Vulnerable plugins, extensions, and default settings are responsible for a high rate of website compromise, according to new research.
Content management systems (CMSs) are frequently used to structure websites and online services, including e-commerce shops, and make it easier for web admins to manage and publish content.
Plugins and extensions add to website functionality and can provide everything from contact forms to SEO optimization, maps, image albums, and payment options. As a result, they are incredibly popular — but if they are vulnerable to exploitation, their use can put entire websites at risk of being hijacked.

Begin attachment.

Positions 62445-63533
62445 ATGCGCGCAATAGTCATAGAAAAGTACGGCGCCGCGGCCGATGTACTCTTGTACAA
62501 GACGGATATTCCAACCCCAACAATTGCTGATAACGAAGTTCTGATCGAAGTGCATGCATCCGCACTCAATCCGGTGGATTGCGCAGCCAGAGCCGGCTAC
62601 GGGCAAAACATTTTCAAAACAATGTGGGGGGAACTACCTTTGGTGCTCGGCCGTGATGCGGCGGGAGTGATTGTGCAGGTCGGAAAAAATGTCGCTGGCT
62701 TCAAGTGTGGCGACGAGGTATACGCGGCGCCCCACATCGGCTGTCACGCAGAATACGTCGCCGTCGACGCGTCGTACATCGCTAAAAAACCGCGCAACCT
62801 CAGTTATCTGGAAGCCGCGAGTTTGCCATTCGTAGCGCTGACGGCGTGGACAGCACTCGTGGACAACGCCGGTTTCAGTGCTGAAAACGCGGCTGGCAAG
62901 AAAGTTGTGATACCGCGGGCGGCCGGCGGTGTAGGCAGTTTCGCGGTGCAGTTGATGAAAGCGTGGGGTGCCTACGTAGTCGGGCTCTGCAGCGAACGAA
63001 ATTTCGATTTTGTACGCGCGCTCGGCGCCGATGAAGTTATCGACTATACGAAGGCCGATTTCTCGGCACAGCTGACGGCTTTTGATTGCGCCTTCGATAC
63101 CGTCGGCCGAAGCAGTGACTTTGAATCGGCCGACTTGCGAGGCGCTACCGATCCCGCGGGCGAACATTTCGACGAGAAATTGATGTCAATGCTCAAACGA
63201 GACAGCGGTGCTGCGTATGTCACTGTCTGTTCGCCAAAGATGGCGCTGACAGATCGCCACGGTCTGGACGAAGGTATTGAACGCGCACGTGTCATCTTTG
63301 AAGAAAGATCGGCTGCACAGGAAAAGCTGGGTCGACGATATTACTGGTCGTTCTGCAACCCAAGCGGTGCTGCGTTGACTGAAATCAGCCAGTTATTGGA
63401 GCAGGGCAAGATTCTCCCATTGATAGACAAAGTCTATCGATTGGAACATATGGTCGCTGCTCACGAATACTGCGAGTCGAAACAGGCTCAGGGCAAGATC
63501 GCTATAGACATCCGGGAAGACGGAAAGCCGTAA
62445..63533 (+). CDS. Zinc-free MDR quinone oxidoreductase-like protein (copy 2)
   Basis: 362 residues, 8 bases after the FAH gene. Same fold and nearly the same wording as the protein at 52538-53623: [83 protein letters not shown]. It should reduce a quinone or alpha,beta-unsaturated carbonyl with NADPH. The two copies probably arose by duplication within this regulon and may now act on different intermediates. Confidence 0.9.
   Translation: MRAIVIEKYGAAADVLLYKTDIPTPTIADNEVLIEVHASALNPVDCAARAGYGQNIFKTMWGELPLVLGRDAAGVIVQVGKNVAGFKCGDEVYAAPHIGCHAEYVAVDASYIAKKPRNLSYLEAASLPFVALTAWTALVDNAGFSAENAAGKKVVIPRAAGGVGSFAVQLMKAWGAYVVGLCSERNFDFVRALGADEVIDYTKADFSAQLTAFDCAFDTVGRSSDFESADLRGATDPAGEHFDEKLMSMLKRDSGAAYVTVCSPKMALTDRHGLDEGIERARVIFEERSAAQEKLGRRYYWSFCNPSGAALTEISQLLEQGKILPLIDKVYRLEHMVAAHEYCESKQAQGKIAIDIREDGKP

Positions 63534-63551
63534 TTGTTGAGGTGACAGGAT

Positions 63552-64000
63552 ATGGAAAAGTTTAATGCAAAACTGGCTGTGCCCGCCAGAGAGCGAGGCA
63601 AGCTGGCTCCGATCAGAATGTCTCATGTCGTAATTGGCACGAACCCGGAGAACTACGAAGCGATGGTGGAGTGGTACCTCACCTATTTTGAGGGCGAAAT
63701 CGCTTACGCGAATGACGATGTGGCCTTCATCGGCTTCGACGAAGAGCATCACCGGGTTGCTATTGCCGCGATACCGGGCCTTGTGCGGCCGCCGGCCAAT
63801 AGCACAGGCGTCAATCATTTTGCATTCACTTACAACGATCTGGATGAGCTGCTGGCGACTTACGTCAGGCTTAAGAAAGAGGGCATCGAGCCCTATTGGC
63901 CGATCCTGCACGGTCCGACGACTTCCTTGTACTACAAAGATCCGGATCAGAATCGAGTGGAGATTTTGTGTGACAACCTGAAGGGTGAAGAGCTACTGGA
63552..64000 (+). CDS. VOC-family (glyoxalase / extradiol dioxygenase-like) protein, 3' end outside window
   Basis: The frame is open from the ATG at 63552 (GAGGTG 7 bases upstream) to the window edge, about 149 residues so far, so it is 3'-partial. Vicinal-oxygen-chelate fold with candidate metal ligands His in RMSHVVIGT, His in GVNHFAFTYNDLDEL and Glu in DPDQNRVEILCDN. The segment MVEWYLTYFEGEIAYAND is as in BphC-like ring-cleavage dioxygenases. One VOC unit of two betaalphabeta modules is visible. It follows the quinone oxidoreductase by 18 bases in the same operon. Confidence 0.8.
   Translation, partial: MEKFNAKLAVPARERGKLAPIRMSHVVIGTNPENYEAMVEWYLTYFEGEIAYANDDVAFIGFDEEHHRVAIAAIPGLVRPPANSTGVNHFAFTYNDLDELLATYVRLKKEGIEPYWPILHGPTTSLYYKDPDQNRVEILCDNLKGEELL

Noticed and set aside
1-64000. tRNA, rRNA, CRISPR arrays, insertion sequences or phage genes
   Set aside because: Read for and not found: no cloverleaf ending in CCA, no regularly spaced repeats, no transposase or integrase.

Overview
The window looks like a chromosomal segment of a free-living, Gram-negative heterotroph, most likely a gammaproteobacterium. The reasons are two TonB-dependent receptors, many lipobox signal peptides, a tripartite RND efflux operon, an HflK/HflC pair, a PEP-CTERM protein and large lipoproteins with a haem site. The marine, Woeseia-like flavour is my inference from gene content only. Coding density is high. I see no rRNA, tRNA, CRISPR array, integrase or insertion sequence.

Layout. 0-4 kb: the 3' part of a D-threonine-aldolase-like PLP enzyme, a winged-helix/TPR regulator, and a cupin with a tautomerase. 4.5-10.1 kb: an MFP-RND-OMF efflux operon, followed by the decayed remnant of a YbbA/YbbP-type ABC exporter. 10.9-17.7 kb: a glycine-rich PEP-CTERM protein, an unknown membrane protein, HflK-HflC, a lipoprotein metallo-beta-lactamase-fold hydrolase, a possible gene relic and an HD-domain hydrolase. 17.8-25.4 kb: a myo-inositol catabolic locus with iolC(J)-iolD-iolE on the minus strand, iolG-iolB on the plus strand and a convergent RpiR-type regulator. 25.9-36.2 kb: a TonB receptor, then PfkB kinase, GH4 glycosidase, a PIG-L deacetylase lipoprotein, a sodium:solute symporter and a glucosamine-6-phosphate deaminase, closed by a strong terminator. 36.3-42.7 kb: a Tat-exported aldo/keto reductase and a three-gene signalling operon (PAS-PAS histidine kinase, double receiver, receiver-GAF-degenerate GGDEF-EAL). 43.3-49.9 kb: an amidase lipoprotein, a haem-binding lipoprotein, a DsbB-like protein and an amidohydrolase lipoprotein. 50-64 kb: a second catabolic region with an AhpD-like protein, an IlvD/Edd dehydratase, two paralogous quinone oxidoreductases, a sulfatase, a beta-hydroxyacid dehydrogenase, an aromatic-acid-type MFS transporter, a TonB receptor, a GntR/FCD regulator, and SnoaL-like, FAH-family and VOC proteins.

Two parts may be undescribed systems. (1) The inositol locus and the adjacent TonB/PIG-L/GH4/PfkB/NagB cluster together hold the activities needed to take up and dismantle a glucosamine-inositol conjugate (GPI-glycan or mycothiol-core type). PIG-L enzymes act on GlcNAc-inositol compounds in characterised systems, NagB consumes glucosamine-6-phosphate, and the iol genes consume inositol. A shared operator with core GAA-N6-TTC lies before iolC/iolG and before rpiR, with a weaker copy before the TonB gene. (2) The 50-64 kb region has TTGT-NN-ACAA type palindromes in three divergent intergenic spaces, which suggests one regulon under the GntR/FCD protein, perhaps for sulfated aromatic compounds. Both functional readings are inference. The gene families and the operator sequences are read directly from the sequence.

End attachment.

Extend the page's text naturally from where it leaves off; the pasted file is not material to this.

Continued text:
Sucuri’s 2021 Website Threat Research Report (.PDF) has examined these issues in-depth with a particular focus on CMS usage, including WordPress, Joomla, and Drupal.
According to the researchers, vulnerable plugins and extensions “account for far more website compromises than out-of-date, core CMS files,” with roughly half of website intrusions recorded by the firm’s clients occurring on a domain with an up-to-date CMS.
Threat actors will often leverage legitimate — but hijacked — websites to host malware, credit card skimmers, or for the deployment of spam. Sucuri says that websites containing “a recently vulnerable plugin or other